Australian expertise has played a major role in the new international effort to assess and remediate Iraq’s once magnificent Mesopotamian marshlands, which were drained and burned under Saddam Hussein’s regime.
Australian expertise has played a major role in the new international effort to assess and remediate Iraq's once magnificent Mesopotamian marshlands, which were drained and burned under Saddam Hussein's regime in one of the world's worst environmental tragedies.
With the fall of the regime, glimmers of hope are emerging after scientists recently entered the marshes for the first time in 20 years.
CSIRO's Dr Rob Fitzpatrick was contracted by the consultancy company Development Alternatives Inc. (DAI), under the USAID Marshlands Restoration Program, to lead a ground-breaking soil science expedition to Iraq in February this year.
The trip was a revelation for Dr Fitzpatrick. He explored a landscape unknown to soil science. "We ended up finding a whole range of new minerals, new processes going on in the system … quite seriously I'm overwhelmed by it all," Dr Fitzpatrick says.
"New criteria, based on properties defined in this study, will need to be submitted to the international bodies. We have discovered new soil types."
Dr Fitzpatrick is ecstatic about what he has discovered and what can be done to help the local people. With his team, he set out to establish the limitations of soil and water resources to agricultural production in both drained and re-flooded areas.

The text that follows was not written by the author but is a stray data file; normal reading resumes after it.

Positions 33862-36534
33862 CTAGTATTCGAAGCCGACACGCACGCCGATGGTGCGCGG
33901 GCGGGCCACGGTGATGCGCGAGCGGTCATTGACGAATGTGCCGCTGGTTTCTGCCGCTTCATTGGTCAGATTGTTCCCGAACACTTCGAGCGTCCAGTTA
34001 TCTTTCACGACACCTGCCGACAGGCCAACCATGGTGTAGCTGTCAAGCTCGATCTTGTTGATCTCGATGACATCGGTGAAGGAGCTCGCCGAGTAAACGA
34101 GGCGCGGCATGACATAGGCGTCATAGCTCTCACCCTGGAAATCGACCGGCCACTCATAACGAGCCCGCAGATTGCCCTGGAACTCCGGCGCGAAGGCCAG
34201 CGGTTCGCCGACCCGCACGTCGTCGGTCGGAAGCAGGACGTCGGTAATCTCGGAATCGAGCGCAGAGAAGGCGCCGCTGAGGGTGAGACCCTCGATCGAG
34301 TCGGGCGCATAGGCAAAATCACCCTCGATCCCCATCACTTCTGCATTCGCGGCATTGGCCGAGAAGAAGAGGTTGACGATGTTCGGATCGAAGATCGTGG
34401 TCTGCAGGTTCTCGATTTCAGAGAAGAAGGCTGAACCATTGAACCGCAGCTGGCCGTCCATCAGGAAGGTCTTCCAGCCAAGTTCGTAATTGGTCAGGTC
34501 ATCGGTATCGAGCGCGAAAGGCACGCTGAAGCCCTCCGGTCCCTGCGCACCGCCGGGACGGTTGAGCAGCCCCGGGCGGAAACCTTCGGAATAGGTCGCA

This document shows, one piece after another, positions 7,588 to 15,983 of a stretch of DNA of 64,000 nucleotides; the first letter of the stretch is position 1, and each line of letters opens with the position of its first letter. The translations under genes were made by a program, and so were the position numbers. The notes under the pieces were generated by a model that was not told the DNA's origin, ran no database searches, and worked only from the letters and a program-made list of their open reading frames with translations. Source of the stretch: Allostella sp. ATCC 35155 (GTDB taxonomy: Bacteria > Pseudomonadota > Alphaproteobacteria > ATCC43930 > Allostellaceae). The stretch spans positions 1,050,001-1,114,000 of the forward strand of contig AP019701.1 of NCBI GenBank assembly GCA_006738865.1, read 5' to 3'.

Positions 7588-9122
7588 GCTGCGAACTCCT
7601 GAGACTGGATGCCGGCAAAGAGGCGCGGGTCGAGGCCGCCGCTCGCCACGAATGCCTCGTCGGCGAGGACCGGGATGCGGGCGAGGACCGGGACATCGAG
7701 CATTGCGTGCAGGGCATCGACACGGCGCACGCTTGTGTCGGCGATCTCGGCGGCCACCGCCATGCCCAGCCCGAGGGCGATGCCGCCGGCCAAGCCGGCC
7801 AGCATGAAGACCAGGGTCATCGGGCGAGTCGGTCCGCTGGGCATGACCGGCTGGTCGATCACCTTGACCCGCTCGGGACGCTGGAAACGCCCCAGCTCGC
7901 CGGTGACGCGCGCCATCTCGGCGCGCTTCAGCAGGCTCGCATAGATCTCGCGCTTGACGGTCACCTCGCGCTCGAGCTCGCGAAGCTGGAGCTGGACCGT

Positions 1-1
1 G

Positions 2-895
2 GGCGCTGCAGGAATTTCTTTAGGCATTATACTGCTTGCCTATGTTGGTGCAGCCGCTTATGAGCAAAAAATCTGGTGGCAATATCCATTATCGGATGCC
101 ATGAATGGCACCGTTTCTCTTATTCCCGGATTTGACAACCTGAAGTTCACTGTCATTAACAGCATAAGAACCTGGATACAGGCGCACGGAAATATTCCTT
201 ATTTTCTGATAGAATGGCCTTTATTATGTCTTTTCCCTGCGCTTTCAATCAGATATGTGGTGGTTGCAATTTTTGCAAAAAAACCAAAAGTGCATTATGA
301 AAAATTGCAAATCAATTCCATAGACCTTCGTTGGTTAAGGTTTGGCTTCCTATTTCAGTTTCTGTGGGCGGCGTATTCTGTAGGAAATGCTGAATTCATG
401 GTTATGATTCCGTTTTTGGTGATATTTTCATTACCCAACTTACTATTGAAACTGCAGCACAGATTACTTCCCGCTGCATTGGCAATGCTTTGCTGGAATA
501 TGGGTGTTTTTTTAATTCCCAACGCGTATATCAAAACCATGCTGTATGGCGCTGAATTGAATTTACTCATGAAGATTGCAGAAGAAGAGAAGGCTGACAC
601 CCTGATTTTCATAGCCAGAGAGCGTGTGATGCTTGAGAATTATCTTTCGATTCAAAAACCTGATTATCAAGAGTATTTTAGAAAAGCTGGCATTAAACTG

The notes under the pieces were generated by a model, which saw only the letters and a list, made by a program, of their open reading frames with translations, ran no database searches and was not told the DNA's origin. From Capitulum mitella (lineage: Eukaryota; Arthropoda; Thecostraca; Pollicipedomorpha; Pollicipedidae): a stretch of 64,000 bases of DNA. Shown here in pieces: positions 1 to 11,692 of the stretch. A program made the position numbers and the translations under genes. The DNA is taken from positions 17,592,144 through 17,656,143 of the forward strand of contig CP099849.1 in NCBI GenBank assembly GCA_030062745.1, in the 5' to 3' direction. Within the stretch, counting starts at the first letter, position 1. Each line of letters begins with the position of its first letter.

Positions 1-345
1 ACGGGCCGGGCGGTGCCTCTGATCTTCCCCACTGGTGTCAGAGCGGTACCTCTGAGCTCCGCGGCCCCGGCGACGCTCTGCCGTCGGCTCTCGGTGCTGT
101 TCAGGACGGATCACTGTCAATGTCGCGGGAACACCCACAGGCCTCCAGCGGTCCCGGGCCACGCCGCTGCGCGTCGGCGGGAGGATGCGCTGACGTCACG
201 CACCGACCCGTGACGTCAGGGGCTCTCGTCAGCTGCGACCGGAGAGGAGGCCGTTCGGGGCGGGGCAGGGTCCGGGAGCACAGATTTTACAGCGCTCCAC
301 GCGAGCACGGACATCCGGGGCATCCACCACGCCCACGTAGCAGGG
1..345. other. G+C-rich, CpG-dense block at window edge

This information was to be used to develop a set of practical indicators to help the local people interpret signs of soil and water degradation, and to direct efforts to local projects with the best chance of success.
"We have developed a system farmers can use to recognise the various soil types that can be used to grow crops and which ones to avoid," Dr Fitzpatrick says.
His team is now preparing a series of papers for major international journals and conferences to communicate the impact of their findings.
"It was a magical experience," Dr Fitzpatrick says. "The potential to do a lot more really good science and work over there is really spectacular."
Source: Eurekalert & othersLast reviewed: By John M. Grohol, Psy.D. on 21 Feb 2009
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